LEXUS and Toyota have garnered plenty of plaudits for their industry-leading hybrid cars, and rightly so.
They may not be perfect, but they’re a long way ahead of anything anyone else has managed. They have stuck their heads above the parapet and are rightly reaping the rewards.
Toyota is about to become the world’s biggest car company, so it’s odd then, that with a comparatively simple thing like the diesel engine – essential to the European market – Toyota has never really aced it. The diesels in cars like the Avensis have always been distinctly average.
And the first diesel in a Lexus isn’t much cop either, I’m afraid. And the least edifying part of it is when you come to a stop.
Numerous times on each journey, there comes that moment where you have to put the car back into first gear. It’s not the most rewardingly tactile experience in the IS.
In fact, on some occasions forcing the gearstick back up through the gate feels like breaking a leg off a roast chicken. There’s resistance, then a slight snap and pop and then you’re back in first.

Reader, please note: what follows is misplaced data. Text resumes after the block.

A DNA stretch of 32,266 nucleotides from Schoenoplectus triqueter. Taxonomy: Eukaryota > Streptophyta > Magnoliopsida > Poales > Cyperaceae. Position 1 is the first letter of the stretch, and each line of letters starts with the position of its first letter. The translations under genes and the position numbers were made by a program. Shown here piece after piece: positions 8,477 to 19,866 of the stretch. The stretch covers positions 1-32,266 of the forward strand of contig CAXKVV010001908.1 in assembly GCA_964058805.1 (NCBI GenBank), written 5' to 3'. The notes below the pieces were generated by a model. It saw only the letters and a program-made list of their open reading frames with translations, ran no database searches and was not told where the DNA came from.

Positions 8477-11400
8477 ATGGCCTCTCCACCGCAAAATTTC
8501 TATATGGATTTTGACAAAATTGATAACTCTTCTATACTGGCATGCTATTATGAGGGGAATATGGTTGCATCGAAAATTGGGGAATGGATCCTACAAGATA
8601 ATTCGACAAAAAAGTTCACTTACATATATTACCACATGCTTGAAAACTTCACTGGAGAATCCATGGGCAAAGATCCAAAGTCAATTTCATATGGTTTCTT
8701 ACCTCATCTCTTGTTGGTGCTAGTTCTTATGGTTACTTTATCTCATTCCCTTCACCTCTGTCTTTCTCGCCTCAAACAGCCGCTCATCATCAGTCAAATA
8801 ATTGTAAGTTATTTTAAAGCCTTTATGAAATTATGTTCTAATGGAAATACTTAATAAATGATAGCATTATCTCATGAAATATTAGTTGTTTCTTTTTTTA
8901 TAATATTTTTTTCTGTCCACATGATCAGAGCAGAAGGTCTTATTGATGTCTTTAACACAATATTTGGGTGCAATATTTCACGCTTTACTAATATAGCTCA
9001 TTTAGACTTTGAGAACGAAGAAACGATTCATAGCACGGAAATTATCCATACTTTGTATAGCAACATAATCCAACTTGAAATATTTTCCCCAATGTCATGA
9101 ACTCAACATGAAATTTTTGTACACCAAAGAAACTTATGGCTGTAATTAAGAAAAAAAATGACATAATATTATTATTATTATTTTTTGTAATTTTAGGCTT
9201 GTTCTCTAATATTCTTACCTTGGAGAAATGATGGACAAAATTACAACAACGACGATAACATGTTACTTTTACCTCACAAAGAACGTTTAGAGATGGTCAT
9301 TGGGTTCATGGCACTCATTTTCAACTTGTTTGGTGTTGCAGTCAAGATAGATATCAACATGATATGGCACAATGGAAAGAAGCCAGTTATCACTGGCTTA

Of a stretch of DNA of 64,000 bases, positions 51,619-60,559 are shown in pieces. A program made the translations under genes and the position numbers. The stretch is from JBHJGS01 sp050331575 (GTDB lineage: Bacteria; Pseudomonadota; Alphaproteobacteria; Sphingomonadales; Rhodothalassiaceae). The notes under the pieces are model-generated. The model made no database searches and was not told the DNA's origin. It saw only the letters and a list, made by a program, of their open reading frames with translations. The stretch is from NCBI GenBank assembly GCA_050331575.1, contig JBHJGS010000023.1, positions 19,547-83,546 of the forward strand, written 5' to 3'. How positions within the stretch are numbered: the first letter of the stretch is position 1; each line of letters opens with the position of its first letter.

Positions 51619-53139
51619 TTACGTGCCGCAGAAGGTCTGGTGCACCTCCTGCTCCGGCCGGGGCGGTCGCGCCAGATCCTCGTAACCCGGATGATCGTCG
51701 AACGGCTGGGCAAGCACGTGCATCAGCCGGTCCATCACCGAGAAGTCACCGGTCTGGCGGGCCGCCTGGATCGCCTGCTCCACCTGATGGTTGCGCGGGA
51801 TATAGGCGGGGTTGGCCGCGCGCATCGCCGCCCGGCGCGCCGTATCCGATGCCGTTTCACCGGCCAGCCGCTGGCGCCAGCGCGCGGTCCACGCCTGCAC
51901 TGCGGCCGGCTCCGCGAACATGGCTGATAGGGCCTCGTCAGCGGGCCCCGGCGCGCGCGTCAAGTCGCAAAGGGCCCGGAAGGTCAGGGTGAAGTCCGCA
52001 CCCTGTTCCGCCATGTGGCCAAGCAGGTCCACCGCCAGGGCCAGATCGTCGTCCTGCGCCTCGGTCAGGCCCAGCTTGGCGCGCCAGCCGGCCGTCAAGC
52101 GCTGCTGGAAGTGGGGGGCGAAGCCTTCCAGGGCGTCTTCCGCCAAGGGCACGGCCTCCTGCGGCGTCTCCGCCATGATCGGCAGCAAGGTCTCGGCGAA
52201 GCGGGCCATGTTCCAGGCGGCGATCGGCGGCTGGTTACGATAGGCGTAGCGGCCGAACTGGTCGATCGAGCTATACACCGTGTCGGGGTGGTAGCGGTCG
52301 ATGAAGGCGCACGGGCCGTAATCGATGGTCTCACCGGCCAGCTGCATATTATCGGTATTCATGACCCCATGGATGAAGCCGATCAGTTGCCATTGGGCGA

It’s not a feeling that inspires much confidence, especially if you’ve caressed an Audi or BMW box about, and suggests that Lexus hasn’t got its powertrain quite right. Even more evidence of that are the myriad vibrations coming from the engine bay.
Depending on where you hold the accelerator, you can produce deep rumbles or high fizzing, and plenty in between. Under acceleration, the cacaphonous symphony gets to perform its various pieces. And because the first couple of gears are so short, you are treated to this performance on a regular basis.
Fortunately, once you have trudged your way through all six gears up into cruise mode, the IS is pretty quiet and refined – the calm after the storm.
The problem with the Sport is that shorter gearing over the standard versions has made an already not very frugal diesel even thirstier.
Achieving 35mpg has proved beyond my powers, with 32mpg a more typical figure. I desperately want to like this car. It looks fantastic and it’s got lots of kit as standard. But I’d find it a hard car to love over three years of driving.
Price: £26,968 (as tested £30,278)
CO2 emissions (g/km): 195
Company car tax bill (2007) 40% tax-payer: £232 per month
Combined mpg: 38.2
Test mpg: 32.2
CAP Monitor RV: £12,175/44%
Contract hire rate : £511
Expenditure to date: Nil
Figures based on three years/60,000 miles